This book should be required reading for Californians—and all Americans. The fate of one state’s rising coastline, and what it portends for our future, will affect us all. Exquisite and wrenching, Rosanna Xia has written an essential book that shows us what we stand to lose.”

LIZZIE JOHNSON, author of Paradise: One Town’s Struggle to Survive an American Wildfire

Fans of Xia’s work for the L.A. Times will recognize her virtuosic blend of propulsive boots-on-the-ground storytelling, explanatory reporting, and genuine curiosity and love for place. A profound and timely exploration of humanity’s various and shifting relationships to coastlines and the forces that shape them by one of the great environmental reporters working today.”

LISA WELLS, author of Believers: Making a Life at the End of the World

Xia’s prophetic and perceptive book reveals a California coastline denied by centuries of settlers more intent on dreaming than facing the unsteady reality of the living ocean’s edge. California Against the Sea is the invitation we need today to enter a future where we learn to work with nature instead of against it. Xia’s message should be heeded everywhere ocean meets land.”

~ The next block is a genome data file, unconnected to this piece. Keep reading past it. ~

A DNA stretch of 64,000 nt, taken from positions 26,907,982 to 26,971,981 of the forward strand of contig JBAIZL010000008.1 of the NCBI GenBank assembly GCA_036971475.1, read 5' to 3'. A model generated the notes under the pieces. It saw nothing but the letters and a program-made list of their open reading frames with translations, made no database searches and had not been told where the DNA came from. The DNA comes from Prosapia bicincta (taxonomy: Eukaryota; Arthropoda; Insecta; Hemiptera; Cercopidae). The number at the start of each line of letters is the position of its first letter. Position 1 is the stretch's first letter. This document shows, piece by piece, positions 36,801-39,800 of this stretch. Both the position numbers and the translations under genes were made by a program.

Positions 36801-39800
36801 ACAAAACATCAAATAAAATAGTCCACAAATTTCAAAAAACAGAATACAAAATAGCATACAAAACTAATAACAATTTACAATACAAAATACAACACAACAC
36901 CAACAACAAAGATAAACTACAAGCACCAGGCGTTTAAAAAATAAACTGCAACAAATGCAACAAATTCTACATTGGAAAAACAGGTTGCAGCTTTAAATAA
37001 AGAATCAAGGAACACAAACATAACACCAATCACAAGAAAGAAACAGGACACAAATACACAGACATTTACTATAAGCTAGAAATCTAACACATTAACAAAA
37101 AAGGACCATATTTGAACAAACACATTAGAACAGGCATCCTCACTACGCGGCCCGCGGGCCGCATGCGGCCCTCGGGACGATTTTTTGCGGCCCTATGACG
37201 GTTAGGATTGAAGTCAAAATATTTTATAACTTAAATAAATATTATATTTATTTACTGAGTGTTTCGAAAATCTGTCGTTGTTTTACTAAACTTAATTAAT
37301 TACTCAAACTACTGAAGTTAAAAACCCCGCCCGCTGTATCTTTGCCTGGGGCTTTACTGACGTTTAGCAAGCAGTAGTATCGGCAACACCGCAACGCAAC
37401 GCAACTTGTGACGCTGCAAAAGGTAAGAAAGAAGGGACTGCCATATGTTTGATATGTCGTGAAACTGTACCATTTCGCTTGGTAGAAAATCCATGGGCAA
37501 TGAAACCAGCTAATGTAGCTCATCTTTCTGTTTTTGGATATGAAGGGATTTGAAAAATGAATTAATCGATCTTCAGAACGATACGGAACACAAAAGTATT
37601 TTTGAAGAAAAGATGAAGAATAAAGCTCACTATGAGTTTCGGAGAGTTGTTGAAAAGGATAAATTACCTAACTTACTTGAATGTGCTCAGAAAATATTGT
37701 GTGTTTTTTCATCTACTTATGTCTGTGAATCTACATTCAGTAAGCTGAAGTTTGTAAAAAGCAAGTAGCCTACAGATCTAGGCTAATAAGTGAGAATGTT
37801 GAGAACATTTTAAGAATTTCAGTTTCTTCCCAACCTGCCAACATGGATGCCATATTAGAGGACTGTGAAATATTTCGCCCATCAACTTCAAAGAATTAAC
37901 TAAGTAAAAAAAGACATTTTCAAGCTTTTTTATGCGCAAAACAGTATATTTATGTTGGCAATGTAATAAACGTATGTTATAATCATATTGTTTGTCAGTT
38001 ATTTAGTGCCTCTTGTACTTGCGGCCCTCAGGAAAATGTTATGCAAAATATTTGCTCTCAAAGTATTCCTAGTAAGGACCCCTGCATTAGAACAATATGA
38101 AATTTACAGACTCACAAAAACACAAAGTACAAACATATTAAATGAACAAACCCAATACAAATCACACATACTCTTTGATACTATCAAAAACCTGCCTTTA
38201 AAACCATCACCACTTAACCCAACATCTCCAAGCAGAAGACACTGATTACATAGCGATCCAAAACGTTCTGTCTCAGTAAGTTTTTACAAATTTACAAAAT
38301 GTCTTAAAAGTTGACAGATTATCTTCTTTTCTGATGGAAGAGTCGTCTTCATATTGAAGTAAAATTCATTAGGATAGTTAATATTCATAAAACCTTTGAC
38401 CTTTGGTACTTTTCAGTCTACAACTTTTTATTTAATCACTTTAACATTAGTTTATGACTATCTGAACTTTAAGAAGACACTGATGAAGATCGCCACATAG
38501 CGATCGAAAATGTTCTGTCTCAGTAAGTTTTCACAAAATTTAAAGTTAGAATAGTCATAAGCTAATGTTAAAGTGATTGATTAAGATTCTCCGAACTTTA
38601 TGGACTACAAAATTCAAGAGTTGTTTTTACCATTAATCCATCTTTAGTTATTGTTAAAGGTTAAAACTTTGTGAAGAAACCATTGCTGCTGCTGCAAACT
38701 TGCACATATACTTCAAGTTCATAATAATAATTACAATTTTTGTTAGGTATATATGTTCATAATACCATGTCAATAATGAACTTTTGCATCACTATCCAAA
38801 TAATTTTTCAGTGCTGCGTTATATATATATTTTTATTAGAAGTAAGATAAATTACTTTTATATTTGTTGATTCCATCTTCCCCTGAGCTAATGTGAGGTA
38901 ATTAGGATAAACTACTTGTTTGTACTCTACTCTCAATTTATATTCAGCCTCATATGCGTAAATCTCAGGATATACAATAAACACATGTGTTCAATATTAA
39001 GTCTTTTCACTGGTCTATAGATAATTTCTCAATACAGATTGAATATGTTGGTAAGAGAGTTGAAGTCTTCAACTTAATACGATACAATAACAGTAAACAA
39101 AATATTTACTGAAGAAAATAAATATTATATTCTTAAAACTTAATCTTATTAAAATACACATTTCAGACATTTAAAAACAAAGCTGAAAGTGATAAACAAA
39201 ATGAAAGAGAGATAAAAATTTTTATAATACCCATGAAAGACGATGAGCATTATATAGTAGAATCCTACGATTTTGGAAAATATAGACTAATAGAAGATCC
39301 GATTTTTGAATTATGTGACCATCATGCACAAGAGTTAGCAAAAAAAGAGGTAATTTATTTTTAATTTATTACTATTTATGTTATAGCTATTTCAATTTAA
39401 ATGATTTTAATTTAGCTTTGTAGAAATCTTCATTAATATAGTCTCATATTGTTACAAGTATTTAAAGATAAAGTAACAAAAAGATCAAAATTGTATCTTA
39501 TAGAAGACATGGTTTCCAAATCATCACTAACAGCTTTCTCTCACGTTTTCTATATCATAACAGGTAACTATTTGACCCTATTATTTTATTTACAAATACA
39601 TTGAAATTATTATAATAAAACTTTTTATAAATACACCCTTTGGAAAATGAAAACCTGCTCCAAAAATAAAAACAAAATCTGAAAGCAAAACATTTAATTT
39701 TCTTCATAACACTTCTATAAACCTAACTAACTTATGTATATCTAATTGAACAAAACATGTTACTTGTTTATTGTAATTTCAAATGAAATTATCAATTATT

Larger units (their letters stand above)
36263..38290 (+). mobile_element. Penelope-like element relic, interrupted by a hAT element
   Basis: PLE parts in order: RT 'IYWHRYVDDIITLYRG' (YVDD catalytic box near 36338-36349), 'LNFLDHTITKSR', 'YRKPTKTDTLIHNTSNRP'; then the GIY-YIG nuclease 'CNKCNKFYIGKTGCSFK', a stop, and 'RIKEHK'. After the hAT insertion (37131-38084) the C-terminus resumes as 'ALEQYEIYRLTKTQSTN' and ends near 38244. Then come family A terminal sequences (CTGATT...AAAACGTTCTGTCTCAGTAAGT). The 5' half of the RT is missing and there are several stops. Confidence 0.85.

MEERA SUBRAMANIAN author of A River Runs Again: India’s Natural World in Crisis, from the Barren Cliffs of Rajasthan to the Farmlands of Karnataka

In the midst of the climate crisis, can the people of California treat the rising Pacific Ocean as something other than an adversary? In California Against the Sea, Rosanna Xia argues persuasively that such a transformation is not only possible but already underway, inspired by lessons from deep history and the recent past. Rigorously reported and beautifully written, this book is a crucial guide to the future.”

MICHELLE NIJHUIS, author of Beloved Beasts: Fighting for Life in an Age of Extinction

Xia’s California Against the Sea deftly charts the past, present and future of California’s changing coastlines in order to retrieve hope for more sustainable futures from headlines of environmental loss. This lucid account shows that sea-level rise is less an intractable problem than an urgent invitation to rethink our relationships with oceans and with one another. A beautiful, revelatory and prescient book.”

LUCAS BESSIRE, author of Running Out: In Search of Water on the High Plains

Rosanna Xia’s ability to move effortlessly between the journalist’s voice, the historian’s voice, and even the poet’s voice makes her story of our climate precarity more than an account of evidence and circumstance. The book is rife with humanity, nuanced and powerful because of it.”

OBI KAUFMANN, author of The Coasts of California